This simple bookcase system was customized to make better use of an area under the stairs.
Before You Begin
Step 1: Attach the Top to One Side
Step 2: Position the Shelves
Step 3: Attach the Remaining Side
Step 4: Fix the Base
Step 5: Attach the Back
Add Step 6: Paint
Written by Ed Frendo
As far as shelving goes, it doesn't get simpler than this. Alter the dimensions to suit your space. As for any project that requires identical sizes, have pieces cut by a cabinet-maker or sheet material supplier. Since there are only two different shelf spacings, use spacer blocks to save on repetitious measuring.
Usually the highest shelves are at the base for sturdiness but, because the big books are sometimes the best looking and most-often used, these shelves alternate between 9 1/2-in. and 13-in. and are fixed for strength. The tallest unit is 85-in., the middle is 61-in., then 37-in.. To keep the cost down, the units are made from 3/4-in., but if you use a thicker wood, they could be slightly wider. Make it easy on the eye by designing the shelves of each unit to line up. Finish them in a bright, reflective color to lighten the area.
Round over all edges using a router with a 1/8-in. roundover bit. Screw and glue the top piece to one side with #8 x 2-in. screws, ensuring the top is flush with the top edge of the end. Use the 9 1/2-in. spacer to attach the first shelf.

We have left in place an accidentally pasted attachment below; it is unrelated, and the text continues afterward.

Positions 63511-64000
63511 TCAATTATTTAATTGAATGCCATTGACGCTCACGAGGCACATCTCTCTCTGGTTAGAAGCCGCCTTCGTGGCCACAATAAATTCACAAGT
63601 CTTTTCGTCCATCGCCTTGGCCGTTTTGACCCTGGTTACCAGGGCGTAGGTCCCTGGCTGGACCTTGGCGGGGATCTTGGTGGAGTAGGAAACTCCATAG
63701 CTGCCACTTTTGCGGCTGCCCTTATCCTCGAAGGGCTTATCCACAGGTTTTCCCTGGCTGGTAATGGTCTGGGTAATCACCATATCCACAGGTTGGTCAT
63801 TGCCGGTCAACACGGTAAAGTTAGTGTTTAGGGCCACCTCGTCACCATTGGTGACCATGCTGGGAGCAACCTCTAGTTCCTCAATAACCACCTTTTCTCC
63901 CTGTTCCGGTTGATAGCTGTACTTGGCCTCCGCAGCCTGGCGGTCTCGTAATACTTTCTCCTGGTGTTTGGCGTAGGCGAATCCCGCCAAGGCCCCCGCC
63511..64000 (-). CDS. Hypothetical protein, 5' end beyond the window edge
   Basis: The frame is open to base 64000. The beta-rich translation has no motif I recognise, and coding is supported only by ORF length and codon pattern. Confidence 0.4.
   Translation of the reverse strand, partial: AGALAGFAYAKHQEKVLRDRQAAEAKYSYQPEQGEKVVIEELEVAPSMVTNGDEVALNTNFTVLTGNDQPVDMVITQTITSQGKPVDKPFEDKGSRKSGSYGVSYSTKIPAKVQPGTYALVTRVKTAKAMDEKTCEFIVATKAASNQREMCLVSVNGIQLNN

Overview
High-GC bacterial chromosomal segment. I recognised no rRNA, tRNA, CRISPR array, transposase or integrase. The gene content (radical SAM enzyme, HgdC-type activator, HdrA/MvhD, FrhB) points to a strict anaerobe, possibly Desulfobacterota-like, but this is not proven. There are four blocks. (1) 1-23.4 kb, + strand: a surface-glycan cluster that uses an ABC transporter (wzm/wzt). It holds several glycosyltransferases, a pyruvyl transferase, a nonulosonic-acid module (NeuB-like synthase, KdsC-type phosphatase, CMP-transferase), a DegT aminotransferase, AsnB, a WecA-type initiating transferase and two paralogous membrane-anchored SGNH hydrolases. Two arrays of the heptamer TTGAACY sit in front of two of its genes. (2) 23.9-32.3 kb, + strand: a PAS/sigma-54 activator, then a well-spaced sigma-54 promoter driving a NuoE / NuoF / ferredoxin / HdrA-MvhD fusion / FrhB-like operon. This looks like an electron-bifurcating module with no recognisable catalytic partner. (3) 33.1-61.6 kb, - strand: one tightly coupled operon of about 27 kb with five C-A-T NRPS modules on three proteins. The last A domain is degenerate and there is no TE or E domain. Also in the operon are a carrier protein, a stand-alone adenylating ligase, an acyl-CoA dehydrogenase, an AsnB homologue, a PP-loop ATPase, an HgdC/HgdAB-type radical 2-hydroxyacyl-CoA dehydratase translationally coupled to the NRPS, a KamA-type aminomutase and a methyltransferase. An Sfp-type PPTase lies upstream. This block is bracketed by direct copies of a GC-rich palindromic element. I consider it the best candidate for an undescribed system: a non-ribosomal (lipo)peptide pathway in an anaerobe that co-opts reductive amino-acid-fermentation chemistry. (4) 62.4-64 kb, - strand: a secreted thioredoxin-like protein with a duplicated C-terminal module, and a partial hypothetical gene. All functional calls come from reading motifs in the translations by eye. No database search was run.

Screw and glue the next shelf in position, using the 13-in. spacer between the two, ensuring the shelf is firmly set against the spacer block. Repeat using the 9 1/2-in. spacer for the bottom shelf.
Rotate the cabinet on the workbench and attach the other side, gluing and screwing shelves into place. For accurate positioning use the corresponding spacer blocks, beginning from the top shelf and working down.
Screw and glue the base into position. Set it back 3/16-in. from the front edge of the bottom shelf. Glue an offcut of timber behind the base to stop it flexing in the middle.
Flip the cabinet over onto the face and attach the 1/2-in. back with #6 x 1 1/4-in.. Start by working down one side then across the top to ensure the cabinet remains square.
Paint inside, face and sides with an interior primer or wall undercoat. If you don't intend to paint the backs, at least paint along the top of the backing board where it's visible from the stairs. Use a spray paint, brush or roller two coats of paint on the sides. If the units will be full (rather than housing ornaments) one coat inside is enough.
© 2012 Reiman Media Group, LLC.